Meralgia paresthetica is a condition marked by pain, tingling or numbness in the front and outer thigh. It occurs when a sensory nerve that runs along the thigh muscles becomes constricted. Tight clothing, restrictive seat belts, pregnancy and direct trauma to the thigh or hip are among meralgia paresthetica's many potential causes. A few key exercises can reduce and eventually prevent symptoms.
Reducing hip tightness is one way to alleviate the symptoms of meralgia paresthetica by improving flexibility and building strength. Bridging consists of lying flat on the floor and lifting your bottom up while tightening your gluteal muscles. Hip extensions involve lying on your belly and lifting your leg up while tightening the gluteals. Standing hip abduction requires standing upright while slowly lifting each leg to one side, keeping the knee straight. Such exercises should not cause any thigh pain.
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The quadriceps muscles are located next to the sensory nerve involved in meralgia paresthetica. Stretching these muscles can improve flexibility and strength in the upper thigh. A traditional quad stretch involves pulling the heel of your foot back toward your buttocks while standing, stretching the length of the upper thigh. Again, stretching should cease if pain occurs.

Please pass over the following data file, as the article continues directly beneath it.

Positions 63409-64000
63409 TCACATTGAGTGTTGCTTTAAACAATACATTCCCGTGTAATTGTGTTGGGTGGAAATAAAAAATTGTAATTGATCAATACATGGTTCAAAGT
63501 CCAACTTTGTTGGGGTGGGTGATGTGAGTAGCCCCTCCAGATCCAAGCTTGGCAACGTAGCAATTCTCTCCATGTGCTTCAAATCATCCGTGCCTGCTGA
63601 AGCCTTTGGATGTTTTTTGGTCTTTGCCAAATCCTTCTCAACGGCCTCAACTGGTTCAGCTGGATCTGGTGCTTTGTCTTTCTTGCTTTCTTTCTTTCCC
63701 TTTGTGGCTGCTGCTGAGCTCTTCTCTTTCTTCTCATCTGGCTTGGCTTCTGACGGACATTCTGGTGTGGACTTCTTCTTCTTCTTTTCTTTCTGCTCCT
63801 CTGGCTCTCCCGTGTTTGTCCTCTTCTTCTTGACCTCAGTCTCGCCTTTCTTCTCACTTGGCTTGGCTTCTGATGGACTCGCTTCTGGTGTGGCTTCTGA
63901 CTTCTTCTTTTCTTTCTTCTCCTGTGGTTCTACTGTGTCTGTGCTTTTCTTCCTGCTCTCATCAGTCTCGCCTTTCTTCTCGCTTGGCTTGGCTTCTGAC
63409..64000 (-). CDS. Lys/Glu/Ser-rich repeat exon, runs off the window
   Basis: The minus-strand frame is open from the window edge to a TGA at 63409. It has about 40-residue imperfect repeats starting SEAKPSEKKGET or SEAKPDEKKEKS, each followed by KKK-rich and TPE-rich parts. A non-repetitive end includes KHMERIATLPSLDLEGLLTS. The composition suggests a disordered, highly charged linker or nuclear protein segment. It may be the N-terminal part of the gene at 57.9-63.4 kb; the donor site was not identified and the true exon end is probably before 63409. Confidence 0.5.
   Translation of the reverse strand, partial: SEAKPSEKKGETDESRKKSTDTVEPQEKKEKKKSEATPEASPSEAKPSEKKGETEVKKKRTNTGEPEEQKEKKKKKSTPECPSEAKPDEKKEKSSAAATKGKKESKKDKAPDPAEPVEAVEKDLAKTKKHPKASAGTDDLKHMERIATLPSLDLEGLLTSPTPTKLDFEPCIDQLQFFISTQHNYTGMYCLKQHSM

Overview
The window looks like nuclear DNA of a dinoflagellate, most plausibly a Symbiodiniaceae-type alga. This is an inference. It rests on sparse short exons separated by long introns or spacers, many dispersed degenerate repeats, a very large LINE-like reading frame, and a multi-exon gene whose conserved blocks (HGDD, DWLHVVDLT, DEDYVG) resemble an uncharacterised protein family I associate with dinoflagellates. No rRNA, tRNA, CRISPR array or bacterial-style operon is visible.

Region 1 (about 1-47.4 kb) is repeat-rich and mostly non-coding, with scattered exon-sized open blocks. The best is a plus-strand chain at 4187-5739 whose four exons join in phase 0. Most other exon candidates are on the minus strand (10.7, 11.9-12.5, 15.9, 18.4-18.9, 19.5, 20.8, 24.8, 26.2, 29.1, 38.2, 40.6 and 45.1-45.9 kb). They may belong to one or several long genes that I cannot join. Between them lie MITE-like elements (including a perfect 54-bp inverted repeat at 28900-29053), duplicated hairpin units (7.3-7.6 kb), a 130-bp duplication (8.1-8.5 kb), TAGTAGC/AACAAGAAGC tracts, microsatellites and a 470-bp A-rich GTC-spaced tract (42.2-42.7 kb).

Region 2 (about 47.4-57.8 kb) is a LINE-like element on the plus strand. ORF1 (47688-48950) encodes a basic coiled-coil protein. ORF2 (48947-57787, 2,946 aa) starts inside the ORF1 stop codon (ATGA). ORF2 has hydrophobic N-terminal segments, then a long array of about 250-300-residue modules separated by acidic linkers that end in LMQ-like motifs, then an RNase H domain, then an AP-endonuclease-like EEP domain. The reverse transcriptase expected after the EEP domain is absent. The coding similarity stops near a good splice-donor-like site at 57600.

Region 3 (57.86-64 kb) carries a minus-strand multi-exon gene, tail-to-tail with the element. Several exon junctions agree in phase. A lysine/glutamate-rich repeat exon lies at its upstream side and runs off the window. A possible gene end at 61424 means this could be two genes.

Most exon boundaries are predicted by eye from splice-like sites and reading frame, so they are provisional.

Lunges strengthen both the hips and quadriceps muscles to help prevent thigh pain. These start by standing upright and stepping forward with one foot, lowering the body until the opposite knee touches the ground at a right angle. The exercise then can either be reversed or proceed forward by stepping with the opposite leg.
More advanced outer thigh exercises can incorporate resistance bands to improve flexibility and strength. A resistance band is looped around the ankle and tied at the other end to a solid, immovable object. A variety of exercises can then be accomplished, including extending the hip backward, outward and forward. These should only be conducted when outer thigh pain is completely gone.
While exercises are important to recovery, the most immediate response to meralgia paresthetica should be rest. Athletes might try cross-training as a way to maintain fitness without aggravating the condition. Weight loss, wearing loosely fitting clothes, and in some cases getting a corticosteroid injection will also help relieve symptoms.